Auckland was named after Lord Auckland the first New Zealand governor.
The area around Auckland was already before the founding of the city by the representative of the English crown, for centuries by different tribes of the Maoris, the Polynesian first settlers of New Zealand. They appreciated the strategic and fertile location of the region. The area on the isthmus between the Tasman Sea and the Pacific Ocean offered three natural harbors – the harbor of Waitemata, Manukau and Tamaki – as well as access to the interior of the North Island via the Waikato River, which enters the sea south of Auckland flows out. The area was characterized by a mild climate and fertile soils. A total of about 40 volcanoes are scattered over the area of today’s city. Not all are still recognizable as such today, due to the grinding of the volcanic stumps. However, Mt. Eden, One Tree Hill and Rangitoto are unmistakable. The youngest volcano, which last erupted around 1,200 AD, is the Rangitoto, blood from the sky. A half hour ferry ride from the city center, Lanzarote has.
According to Abbreviationfinder, today’s Auckland was called Tamaki-makau-rau by the ancestors of the Maori, which means “Tamaki loved by hundreds”. For the reasons described above, the area around what is now Auckland was settled in several batches before 1000 AD by Polynesians who came from Tahiti, the Cook Islands and the Marquesa Islands.
As seafarers, the Polynesians preferred islands and shores as settlement areas. And so they first settled islands like Waiheke, Motutapu or coastal strips in Takapuna and Manukau Heads. On the mainland they began to cultivate the volcanic cones from 1000 AD by terracing them. However, they continued to live in the settlements by the water. They succeeded in cultivating the imported kumara (sweet potato) on the fields facing north, facing the sun, in Germany this would correspond to the areas facing south. The climate of New Zealand did not allow cultivation further south because of the lower temperatures.
A little later, the first large families settled in the terraced gardens on the mainland. Around 1400 AD these were fortified with fortifications called Pa. In the 17th century, almost only the arable crops were kept in roofed underground storages on the volcanic cones. The population lived at the foot of the volcanoes. The ancestors of the Maoris cultivated the arable land around the volcanic cones. A pie-shaped area was planted for a period of 2 years, after which it was left fallow and devoted to the next one. After about a generation, people had worked their way around the circular volcanic cone. The region of Auckland was settled by different tribes who were at odds with one another when the Europeans arrived.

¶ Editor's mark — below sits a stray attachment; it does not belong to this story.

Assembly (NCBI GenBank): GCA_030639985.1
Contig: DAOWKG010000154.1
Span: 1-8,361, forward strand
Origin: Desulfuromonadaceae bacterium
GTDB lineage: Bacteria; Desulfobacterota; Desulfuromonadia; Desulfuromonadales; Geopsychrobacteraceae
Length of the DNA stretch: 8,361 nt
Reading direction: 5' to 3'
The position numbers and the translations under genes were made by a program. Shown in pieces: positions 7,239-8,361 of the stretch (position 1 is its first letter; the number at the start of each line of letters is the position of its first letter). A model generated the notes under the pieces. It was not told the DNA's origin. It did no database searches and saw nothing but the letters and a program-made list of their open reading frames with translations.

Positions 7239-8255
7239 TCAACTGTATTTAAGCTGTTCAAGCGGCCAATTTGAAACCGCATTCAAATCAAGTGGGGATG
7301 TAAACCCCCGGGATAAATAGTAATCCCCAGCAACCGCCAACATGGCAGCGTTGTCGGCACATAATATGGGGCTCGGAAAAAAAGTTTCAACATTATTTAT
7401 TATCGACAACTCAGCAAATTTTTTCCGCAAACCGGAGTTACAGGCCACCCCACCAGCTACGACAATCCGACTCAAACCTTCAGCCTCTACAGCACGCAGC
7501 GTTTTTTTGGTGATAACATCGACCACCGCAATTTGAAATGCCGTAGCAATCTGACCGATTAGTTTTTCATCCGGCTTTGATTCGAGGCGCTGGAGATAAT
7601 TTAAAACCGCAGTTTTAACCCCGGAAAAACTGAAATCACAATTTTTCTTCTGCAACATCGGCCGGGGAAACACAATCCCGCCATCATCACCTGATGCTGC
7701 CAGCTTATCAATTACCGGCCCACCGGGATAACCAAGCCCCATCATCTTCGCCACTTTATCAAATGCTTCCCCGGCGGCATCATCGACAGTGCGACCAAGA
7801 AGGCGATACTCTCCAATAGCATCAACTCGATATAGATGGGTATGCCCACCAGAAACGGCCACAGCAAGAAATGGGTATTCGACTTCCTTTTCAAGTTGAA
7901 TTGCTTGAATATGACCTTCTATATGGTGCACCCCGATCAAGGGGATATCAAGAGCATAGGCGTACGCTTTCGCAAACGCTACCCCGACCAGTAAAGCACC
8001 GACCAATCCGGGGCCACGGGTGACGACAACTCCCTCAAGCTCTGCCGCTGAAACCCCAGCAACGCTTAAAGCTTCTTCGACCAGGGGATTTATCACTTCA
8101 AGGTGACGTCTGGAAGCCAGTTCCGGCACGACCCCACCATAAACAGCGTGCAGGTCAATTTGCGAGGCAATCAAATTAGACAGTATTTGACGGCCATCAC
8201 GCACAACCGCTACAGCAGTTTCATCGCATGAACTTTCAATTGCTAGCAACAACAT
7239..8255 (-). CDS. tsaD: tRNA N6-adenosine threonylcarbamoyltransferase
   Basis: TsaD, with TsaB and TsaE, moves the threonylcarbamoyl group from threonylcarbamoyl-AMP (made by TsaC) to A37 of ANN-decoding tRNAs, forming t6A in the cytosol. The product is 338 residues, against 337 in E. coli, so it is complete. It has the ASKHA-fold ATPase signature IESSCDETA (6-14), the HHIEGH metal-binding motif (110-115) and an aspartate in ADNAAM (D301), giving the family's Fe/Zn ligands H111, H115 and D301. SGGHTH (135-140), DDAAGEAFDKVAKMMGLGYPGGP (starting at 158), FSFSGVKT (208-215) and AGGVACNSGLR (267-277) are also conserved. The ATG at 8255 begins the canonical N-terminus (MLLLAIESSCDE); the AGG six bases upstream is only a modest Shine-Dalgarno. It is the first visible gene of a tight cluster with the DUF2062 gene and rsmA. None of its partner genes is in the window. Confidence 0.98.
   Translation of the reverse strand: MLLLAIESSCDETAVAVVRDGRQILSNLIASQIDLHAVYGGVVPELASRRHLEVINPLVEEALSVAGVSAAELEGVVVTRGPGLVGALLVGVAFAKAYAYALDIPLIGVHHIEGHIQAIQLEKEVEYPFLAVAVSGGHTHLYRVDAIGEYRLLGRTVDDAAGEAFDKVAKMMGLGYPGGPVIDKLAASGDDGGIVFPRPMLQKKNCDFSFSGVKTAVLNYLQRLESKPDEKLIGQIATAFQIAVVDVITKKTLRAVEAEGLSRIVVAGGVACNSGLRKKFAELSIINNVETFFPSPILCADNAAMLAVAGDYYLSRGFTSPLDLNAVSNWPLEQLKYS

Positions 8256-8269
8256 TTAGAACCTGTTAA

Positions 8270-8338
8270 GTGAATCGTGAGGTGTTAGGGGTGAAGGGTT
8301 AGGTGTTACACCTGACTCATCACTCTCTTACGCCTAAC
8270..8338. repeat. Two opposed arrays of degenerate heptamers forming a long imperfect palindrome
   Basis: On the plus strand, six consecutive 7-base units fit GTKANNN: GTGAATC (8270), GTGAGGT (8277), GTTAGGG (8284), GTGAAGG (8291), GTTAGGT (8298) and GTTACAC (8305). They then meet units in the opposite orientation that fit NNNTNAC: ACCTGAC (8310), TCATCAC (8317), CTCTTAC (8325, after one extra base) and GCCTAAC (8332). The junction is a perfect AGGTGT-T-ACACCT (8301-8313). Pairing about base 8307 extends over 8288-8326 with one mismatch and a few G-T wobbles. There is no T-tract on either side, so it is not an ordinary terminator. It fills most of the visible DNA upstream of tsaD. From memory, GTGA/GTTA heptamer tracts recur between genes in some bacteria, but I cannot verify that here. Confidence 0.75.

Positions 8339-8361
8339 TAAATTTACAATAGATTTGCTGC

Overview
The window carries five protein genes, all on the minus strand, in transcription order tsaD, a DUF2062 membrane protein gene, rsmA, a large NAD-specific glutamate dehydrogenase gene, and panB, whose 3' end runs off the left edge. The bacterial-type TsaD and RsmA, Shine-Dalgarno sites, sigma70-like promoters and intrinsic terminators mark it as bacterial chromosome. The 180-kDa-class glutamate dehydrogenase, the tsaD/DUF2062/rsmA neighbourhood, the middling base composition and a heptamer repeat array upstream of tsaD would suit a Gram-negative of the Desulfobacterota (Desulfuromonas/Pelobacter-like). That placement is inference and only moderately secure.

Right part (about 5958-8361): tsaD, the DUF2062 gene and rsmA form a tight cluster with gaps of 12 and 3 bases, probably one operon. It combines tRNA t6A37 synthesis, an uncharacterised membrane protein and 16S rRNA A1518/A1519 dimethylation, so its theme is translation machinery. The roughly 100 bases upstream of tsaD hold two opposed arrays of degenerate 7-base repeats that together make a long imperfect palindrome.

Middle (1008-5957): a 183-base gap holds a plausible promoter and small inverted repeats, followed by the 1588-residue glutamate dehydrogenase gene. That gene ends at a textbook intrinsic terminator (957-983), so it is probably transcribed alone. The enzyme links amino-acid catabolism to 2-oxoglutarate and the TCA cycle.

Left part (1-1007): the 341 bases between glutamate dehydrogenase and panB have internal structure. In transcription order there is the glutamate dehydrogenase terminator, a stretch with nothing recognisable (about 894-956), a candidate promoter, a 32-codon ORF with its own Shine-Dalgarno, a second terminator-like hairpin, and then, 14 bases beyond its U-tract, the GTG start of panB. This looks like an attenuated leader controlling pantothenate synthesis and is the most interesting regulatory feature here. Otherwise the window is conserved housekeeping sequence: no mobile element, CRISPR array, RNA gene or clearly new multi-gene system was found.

In 1840, Lieutenant William Hobson selected a 3,000 acre (1acre = 4,046.9 m2) area in what is now Mount Eden County for the founding of the new capital. Which was to be relocated from the north to the Gulf of Hauraki. The land was acquired from the Maori tribe Ngati Whatua. The area on the Gulf of Hauraki with its numerous volcanoes was already densely populated by the Maori population because of its mildness and fertility. In the same year the capital was moved from what is now Russell to Auckland. As mentioned, the city was named after New Zealand’s first governor.
Approx. 2,000 settlers settled within a year.
A rough map of the city had been drawn up by the surveyor Felton Mathew. However, contrary to plans, the city developed along the shortest route from Mt. Eden to the port. Today this is roughly Queen Street, which is the main shopping street in the Central Business District (CBS). In 1844 the street was widened.
The city prospered until the early 1860s. It formed, among other things, the military base for the capture of the southern province of Waikato. After the withdrawal of the military and the start of the gold rush, the city’s population declined. In addition, Auckland was no longer the capital since 1865, but now Wellington.
Only at the beginning of the 1870s did the city begin to grow again. Between 1878 and 1886, Auckland’s population doubled to around 57,000. Queen Street has been reconstructed and new houses have been built. The city’s economic base was speculative. The economy was based on overexploitation, real estate, agriculture, and timber. The speculative bubble then burst at the end of the 1880s. The population migrated, in many cases even from New Zealand. Auckland continued to shrink in the years 1886-1891. As a result, real estate prices plummeted. Even if the population of 1886 was not yet reached in 1896, the city grew again from that point on.
The rich lived on the hills, the poor in the valleys and valleys of the hilly city. This resulted in districts with different social population structures. The industry settled in the inner city areas such as Freemans Bay. Relatively centrally located houses that had run down were rented out to the poor. The rich, on the other hand, settled in Remuera. By 1950, social quarters had developed in the city, so that it was no longer the altitude but the neighborhood that counted when looking for a place to live.
With the hosting of the Americans Cup, the “water front” was partially redeveloped in Auckland. Princess Wharf and Viaduct Harbor are some projects from the time. The Tank Farm project in the old industrial area of the port is currently being pushed ahead.